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Innovating for Our Survival Part 2: Are We Going Fast Enough?

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Kimberly Getgen's picture
CEO, InnovationForce

Kim Getgen is reinventing the innovation process to help utilities transition to clean, reliable power faster. As Founder and CEO of InnovationForce, she is building a patent-pending SaaS...

  • Member since 2022
  • 5 items added with 708 views
  • May 19, 2023

One of the most common complaints I hear about innovating in the energy industry is the length of time it takes utilities to reach a decision about a pilot or new technology. Innovation, it is said in the utility industry, occurs at a snail’s pace (see: Build Edison slides from "The Role of Innovation in the Energy Sector" webcast).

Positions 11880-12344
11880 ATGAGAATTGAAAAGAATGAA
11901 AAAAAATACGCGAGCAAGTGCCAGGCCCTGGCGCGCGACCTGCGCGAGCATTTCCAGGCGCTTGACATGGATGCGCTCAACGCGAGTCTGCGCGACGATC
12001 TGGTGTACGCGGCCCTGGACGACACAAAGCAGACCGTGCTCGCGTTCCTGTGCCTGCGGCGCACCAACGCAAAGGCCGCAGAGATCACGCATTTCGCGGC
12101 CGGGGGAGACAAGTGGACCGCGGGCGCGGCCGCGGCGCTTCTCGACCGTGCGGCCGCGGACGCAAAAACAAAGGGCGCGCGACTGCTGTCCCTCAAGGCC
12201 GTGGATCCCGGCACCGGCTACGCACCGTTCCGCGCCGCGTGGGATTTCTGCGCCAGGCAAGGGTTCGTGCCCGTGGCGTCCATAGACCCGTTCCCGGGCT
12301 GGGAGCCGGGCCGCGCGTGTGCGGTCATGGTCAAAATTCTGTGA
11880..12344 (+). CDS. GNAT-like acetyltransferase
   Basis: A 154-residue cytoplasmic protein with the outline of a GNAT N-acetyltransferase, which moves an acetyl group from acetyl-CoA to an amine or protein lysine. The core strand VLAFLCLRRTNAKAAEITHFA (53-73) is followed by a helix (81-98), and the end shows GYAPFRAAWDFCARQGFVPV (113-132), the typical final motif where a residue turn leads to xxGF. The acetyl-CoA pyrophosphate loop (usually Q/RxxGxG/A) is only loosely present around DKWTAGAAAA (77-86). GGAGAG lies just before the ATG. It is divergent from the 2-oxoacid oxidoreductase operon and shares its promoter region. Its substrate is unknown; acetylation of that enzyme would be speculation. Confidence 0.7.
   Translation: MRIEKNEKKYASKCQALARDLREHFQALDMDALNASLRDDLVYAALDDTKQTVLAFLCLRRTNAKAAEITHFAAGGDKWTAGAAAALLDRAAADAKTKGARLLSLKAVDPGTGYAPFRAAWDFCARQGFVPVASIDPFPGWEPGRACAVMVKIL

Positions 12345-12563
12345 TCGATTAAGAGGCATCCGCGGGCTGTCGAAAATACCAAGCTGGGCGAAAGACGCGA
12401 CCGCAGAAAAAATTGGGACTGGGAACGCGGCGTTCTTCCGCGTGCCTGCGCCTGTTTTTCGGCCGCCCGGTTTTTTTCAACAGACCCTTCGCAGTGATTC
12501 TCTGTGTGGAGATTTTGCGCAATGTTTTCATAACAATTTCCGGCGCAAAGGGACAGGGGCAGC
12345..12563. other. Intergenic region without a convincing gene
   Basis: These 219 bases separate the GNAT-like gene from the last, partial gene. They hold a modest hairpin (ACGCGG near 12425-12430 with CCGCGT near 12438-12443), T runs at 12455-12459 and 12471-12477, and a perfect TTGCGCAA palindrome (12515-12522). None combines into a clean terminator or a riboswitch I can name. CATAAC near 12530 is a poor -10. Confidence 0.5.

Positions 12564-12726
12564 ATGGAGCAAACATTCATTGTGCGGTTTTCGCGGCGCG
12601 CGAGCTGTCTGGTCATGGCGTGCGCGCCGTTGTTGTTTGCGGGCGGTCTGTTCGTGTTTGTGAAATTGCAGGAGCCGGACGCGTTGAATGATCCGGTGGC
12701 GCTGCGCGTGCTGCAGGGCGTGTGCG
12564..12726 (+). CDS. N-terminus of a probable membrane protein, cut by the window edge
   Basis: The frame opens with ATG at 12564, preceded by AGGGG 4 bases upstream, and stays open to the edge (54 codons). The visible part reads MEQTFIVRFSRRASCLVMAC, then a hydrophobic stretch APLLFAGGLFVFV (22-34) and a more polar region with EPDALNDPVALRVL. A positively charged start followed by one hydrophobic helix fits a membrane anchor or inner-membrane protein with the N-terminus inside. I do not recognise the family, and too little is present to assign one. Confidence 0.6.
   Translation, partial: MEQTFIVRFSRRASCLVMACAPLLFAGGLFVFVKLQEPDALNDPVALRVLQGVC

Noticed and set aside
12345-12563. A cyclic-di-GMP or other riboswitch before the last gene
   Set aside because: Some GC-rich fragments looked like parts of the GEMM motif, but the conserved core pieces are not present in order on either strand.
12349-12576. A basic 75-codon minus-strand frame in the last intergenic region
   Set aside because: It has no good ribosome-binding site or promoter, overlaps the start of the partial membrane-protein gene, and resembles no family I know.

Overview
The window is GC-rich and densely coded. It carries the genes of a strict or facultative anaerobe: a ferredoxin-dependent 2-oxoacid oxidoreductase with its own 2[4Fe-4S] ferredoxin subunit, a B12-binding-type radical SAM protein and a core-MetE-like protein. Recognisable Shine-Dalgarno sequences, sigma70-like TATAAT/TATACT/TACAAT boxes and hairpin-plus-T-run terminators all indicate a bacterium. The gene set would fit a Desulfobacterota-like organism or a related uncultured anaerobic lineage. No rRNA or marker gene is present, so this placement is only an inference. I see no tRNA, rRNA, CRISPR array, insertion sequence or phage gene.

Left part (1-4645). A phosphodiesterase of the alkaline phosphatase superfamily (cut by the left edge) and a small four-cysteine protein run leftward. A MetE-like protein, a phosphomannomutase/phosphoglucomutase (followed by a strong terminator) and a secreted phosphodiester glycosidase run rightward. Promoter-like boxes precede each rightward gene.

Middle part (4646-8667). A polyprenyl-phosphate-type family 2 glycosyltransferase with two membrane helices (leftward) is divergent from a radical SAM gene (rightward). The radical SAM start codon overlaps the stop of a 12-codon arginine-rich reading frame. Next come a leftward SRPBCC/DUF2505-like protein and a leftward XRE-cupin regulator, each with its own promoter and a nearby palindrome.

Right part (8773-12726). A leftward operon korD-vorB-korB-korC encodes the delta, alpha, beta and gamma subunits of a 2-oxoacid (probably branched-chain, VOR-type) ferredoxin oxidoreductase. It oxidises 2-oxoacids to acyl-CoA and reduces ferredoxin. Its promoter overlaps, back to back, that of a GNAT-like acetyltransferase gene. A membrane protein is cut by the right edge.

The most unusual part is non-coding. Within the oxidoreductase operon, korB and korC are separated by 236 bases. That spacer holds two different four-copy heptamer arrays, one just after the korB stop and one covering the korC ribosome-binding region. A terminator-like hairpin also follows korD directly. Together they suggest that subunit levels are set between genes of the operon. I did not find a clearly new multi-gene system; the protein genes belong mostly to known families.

For example, Dr. Ahmad Faruqui from the Brattle Group traced four decades of Time of Use (TOU) adoption. Admittedly, TOU is not a novel idea. We apply TOU in our daily lives when we pay a toll to cross a bridge, order a rideshare, or attempt to buy Taylor Swift concert tickets.  Yet TOU is a really great example of the true pace of utility-driven innovation. By 2018, nearly 40 years later, only 4% of residential electric customers were on TOU rates.


Figure 1: Taken from Dr. Ahmad Farqui’s presentation: “Moving From Pilots to Full-Scale Deployments of Time-of-Use Rates”


Is 40 years too long a time to wait for 4% penetration of a seemingly undisruptive technology? We’ll leave this question for the reader to decide (share your thoughts in the comments section). For now, I’ll provide a point of reference that could help serve as a comparison. While first generation TOU was being deployed in 1976, a little- known company called Apple was founded. In just over forty years, Apple became the first company to hit a trillion-dollar market cap. A lot can be done in forty years.